Part one of a two-part series. Read part two here.
On a frigid Saturday morning in November, 62-year-old Rosalinda Hernandez stood in front of a luxury apartment building construction site in Logan Square, portable speaker system in tow. Shivering in the gusts of cold wind, she led upbeat chants, as dozens of protesters marched in a circle in front of the site: "Moreno, amigo, amigo de los ricos!"—"Moreno, friend, friend of the rich!"—they chanted about First Ward alderman Proco Joe Moreno. "Que quiere Moreno? Nuestro dinero!"—"What does Moreno want? Our money!" Nearby, members of the antigentrification group Somos Logan Square chained themselves to cement-filled barrels to obstruct construction equipment and prevent a crew of workers from making progress on the building's exterior.
The protest was held to boycott this particular development at the corner of Armitage and Campbell—which, when completed, will have 78 units, with studios starting at $1,300 per month—but also to call attention to the continual pressure on the neighborhood's low-income residents. Some of the protesters were home owners who have seen their property taxes soar in recent years. Others, like Hernandez, were renters squeezed out of the market through evictions.
According to recent reporting by WBEZ, eviction filings in Cook County have climbed steadily since the 2008 recession, a spike driven by evictions of renters, not of home owners from foreclosed properties. In 2014—the most recent full year for which the Reader was able to obtain data—more than 18,400 total eviction cases were filed, up 20 percent from the approximately 15,300 evictions in 2008. During that time, about a third to a half of filings in any given year ended with the Cook County sheriff's office actually conducting an eviction—in 2014 more than 8,000 households were forcibly removed, according to data obtained by the Reader via a Freedom of Information Act request.
- Maya Dukmasova
- Rosalinda Hernandez was evicted from her West Town apartment in July.
As the northwest side continues to gentrify, evictions in this part of town have become increasingly common, organizers say. And among those most vulnerable to eviction are immigrant renters who don't have written leases.
Hernandez's eviction saga began last year when the owner of her four-unit apartment building at 2310 W. Grand, on the border of Humboldt Park and West Town, decided to sell. Originally from Mexico, Hernandez works domestic and janitorial jobs, and doesn't speak much English. She had moved into a two-bedroom apartment with a rent of $500 per month eight years prior, and like many of her neighbors, never had a written lease. In fact, since arriving to Chicago 26 years ago, she's had only verbal agreements with landlords.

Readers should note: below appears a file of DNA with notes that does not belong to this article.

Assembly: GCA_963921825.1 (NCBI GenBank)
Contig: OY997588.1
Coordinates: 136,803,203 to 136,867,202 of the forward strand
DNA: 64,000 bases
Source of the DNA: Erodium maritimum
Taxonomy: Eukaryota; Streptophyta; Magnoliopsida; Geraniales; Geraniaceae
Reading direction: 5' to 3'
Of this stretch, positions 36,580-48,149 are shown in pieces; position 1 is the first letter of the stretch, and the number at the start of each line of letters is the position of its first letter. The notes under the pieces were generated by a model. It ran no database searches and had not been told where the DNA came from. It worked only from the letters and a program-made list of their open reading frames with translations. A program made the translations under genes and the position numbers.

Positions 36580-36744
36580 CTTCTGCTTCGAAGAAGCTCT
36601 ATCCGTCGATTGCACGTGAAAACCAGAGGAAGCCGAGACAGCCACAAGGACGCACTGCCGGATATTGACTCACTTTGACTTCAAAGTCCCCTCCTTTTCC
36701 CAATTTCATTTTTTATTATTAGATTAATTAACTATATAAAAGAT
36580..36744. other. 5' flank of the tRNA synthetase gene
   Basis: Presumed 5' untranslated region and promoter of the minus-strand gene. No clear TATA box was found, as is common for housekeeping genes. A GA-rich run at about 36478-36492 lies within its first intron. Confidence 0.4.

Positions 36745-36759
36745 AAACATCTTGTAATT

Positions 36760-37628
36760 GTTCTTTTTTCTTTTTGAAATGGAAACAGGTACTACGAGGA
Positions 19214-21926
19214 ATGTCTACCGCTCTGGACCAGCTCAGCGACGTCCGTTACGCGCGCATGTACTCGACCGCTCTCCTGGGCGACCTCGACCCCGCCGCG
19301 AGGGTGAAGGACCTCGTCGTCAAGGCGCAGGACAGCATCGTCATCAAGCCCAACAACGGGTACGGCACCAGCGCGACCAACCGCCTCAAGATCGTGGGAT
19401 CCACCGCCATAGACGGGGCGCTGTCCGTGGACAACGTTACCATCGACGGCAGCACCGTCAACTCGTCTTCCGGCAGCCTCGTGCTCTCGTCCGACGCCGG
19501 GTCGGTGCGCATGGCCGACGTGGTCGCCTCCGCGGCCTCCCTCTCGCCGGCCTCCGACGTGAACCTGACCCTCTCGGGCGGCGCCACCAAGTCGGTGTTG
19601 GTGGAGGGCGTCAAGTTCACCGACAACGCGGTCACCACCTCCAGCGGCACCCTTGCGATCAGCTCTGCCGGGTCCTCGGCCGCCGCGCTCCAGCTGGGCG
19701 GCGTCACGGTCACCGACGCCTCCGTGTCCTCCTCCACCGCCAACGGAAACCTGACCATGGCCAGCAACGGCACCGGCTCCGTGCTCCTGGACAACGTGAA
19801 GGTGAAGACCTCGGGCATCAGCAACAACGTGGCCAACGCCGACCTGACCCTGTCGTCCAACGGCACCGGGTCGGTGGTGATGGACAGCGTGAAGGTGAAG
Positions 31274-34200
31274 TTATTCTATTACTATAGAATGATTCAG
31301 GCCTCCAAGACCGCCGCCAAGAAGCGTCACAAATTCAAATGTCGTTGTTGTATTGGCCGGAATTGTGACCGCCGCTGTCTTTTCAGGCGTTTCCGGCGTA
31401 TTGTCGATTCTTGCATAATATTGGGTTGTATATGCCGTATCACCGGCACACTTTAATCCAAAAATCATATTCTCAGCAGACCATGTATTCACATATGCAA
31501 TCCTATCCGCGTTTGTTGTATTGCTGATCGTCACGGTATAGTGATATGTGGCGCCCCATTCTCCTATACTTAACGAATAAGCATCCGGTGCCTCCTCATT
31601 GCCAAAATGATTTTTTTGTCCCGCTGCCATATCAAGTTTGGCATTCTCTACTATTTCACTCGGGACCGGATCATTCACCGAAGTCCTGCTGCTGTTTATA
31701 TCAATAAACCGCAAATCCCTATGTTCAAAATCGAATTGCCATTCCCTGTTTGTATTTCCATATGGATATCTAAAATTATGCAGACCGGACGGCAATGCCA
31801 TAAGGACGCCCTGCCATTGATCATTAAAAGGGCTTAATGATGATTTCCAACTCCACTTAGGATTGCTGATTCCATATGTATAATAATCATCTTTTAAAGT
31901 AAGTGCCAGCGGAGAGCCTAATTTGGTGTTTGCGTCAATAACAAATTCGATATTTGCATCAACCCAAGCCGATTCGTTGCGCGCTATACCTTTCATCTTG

"I didn't know we had a right to a written contract," Hernandez says through a translator.
In summer 2015 Hernandez started hearing talk about the landlord selling the building, she says. Then, in August, a no-cause eviction notice was slipped under the door of her second-floor apartment, informing her that she needed to vacate the unit by the end of the month. In Chicago, when tenants rent without a lease, a landlord can ask them to leave without cause with 30 days' notice. If the renter doesn't leave when the 30 days are up, the landlord can initiate eviction proceedings in court.
But the notice slipped under Hernandez's door was addressed to her downstairs neighbor. So, thinking the landlord had made a mistake, Hernandez ignored it.
Then, in early October, "my landlord gave me [verbal] notice that if I didn't leave in 24 hours they were going to throw out me and my belongings," Hernandez says. "I tried to pay my rent, and they told me that I had to leave."
Threats of tenant expulsion made outside the court system are illegal in Chicago, even if the tenant doesn't have a lease. If tenants don't pay rent or violate the terms of their lease, a landlord can threaten eviction proceedings with a written notice delivered in person or by certified mail. Only the Cook County sheriff's office can evict tenants and remove their belongings, however. And evictions can be carried out only after a landlord wins the case in court.
The property management company for Hernandez's building at that time, Tradekraft Property Services, maintains that all notices to Hernandez were served properly.